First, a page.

Crowded but irresistible, the Eiffel Tower is open 9.30am-11pm (midnight in high season). If all that steel doesn't take your fancy, visit L'Institut du Monde Arabe on Rue des Fossés Saint-Bernard in the 5ème (www.imarabe.org). As well as the amazing Jean Nouvel façade and Islamic art exhibitions, it has a top-floor terrace with great views across the Seine to Notre Dame and Ile de la Cité.
Follow in the footsteps of Degas, Toulouse-Lautrec and Amélie Poulain, wandering through Montmartre and up to the Sacré-Coeur for classic Parisian panoramas. Or visit Oscar Wilde and Marcel Proust at one of the city's smartest addresses, the Cimitière du Père-Lachaise in the 20ème (www.pere-lachaise.com).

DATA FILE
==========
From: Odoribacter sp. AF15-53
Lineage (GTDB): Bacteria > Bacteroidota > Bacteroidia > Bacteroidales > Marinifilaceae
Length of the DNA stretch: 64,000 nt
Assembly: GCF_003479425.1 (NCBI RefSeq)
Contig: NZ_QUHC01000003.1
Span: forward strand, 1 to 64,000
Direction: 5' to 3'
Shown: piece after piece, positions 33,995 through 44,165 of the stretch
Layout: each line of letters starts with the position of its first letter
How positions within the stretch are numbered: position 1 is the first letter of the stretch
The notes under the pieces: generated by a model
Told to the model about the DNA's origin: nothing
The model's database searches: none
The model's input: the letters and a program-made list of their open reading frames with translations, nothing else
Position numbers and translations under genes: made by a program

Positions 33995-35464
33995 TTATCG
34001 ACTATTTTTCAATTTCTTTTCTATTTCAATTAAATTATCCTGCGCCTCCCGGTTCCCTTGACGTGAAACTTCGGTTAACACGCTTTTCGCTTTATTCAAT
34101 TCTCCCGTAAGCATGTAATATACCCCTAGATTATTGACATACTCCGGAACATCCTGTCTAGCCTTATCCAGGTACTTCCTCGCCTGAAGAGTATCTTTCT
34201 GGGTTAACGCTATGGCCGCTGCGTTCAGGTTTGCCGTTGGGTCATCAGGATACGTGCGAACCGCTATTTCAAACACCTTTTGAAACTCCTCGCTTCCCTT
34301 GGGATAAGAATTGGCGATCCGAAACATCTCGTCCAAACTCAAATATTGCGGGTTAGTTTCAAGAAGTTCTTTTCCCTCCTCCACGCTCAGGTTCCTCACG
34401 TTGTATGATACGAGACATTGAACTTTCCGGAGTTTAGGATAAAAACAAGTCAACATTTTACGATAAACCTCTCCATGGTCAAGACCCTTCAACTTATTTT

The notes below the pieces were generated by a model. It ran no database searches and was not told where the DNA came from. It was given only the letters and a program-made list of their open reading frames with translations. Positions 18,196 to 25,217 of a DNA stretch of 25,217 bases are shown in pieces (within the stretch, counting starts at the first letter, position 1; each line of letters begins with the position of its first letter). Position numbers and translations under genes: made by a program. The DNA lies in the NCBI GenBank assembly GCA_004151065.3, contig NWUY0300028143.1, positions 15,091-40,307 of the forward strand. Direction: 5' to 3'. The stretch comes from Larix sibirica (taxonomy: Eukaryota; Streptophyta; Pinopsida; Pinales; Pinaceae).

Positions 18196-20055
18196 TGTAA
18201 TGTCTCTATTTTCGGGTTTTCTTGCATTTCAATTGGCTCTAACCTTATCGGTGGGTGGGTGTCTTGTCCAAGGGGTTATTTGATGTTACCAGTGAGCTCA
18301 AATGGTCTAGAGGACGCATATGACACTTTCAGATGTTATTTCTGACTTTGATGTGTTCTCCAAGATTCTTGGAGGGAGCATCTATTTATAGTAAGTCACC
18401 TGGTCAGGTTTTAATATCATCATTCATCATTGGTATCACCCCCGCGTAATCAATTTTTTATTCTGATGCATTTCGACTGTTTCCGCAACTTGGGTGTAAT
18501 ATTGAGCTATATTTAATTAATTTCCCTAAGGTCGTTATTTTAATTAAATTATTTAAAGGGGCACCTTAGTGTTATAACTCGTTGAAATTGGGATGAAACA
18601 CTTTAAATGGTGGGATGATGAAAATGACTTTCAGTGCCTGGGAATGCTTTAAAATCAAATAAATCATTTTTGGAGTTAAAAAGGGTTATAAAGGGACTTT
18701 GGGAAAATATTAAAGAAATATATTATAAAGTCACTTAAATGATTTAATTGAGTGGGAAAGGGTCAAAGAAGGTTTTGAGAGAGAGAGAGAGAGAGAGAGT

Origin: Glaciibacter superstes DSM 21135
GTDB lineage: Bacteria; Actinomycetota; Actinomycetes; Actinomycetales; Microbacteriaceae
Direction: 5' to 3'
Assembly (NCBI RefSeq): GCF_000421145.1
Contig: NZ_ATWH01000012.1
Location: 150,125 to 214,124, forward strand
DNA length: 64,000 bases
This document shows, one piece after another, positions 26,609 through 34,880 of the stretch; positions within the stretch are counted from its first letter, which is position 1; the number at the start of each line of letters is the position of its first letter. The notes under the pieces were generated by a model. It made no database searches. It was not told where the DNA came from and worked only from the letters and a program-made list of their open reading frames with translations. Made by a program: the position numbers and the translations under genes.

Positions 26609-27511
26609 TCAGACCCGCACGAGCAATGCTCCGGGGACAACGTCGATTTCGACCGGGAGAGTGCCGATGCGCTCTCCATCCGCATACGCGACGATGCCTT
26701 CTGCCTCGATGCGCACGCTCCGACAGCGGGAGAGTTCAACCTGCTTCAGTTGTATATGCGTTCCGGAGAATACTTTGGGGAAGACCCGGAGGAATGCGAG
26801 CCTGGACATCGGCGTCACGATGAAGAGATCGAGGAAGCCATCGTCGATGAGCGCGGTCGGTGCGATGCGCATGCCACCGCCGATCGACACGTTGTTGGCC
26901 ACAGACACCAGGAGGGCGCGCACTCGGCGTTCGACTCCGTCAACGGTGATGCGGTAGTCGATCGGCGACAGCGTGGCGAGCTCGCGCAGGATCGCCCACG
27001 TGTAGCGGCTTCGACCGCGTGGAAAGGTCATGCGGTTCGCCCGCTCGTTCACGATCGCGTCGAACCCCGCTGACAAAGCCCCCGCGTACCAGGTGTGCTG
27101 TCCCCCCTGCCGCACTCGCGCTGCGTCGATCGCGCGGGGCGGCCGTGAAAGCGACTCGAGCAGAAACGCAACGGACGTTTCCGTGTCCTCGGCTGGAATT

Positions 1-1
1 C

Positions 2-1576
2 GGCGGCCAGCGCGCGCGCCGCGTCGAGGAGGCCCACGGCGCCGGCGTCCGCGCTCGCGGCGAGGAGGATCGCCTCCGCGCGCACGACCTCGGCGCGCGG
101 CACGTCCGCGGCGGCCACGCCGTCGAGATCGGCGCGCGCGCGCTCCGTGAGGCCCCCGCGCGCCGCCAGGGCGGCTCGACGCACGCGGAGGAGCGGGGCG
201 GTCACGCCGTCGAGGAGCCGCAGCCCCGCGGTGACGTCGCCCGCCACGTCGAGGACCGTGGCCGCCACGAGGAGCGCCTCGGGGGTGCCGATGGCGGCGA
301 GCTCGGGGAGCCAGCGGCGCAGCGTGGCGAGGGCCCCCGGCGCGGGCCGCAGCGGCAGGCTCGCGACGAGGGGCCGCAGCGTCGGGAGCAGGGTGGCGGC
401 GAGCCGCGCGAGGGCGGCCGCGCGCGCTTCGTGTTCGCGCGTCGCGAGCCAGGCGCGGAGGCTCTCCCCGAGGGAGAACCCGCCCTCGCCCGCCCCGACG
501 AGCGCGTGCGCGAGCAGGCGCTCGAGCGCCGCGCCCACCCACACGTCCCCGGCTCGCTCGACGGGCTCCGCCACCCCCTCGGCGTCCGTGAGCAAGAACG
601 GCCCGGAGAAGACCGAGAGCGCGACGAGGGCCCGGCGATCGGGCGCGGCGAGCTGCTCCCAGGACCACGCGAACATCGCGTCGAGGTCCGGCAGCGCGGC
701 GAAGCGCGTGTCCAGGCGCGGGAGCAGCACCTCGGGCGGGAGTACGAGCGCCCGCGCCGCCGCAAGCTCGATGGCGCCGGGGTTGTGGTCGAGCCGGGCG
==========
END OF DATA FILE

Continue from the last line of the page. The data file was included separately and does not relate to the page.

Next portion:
May Saint-Germain Jazz Festival gets the Rive Gauche swinging and tapping its toes (www.festivaljazzsaintgermainparis.com). May-June The French Open tennis championship brings grand-slam excitement to the City of Lights (www.fft.fr/rolandgarros). June La Fête de la Musique celebrates the start of summer and sees the streets lined with stages for live bands (www.fetedelamusique.culture.fr). June-July Paris Jazz Festival means free weekend concerts in Parc Floral (www.parcfloraldeparis.com). July Bastille Day, a public holiday with a huge parade down the Champs-Elysées on the 14th, is followed a week later by the opening of Paris Plages, the city's temporary urban beaches. August-September There's an open-air Classical Music Festival in Parc Floral (www.parcfloraldeparis.com). October The city stays up all night for the nocturnal arts party known as Nuit Blanche.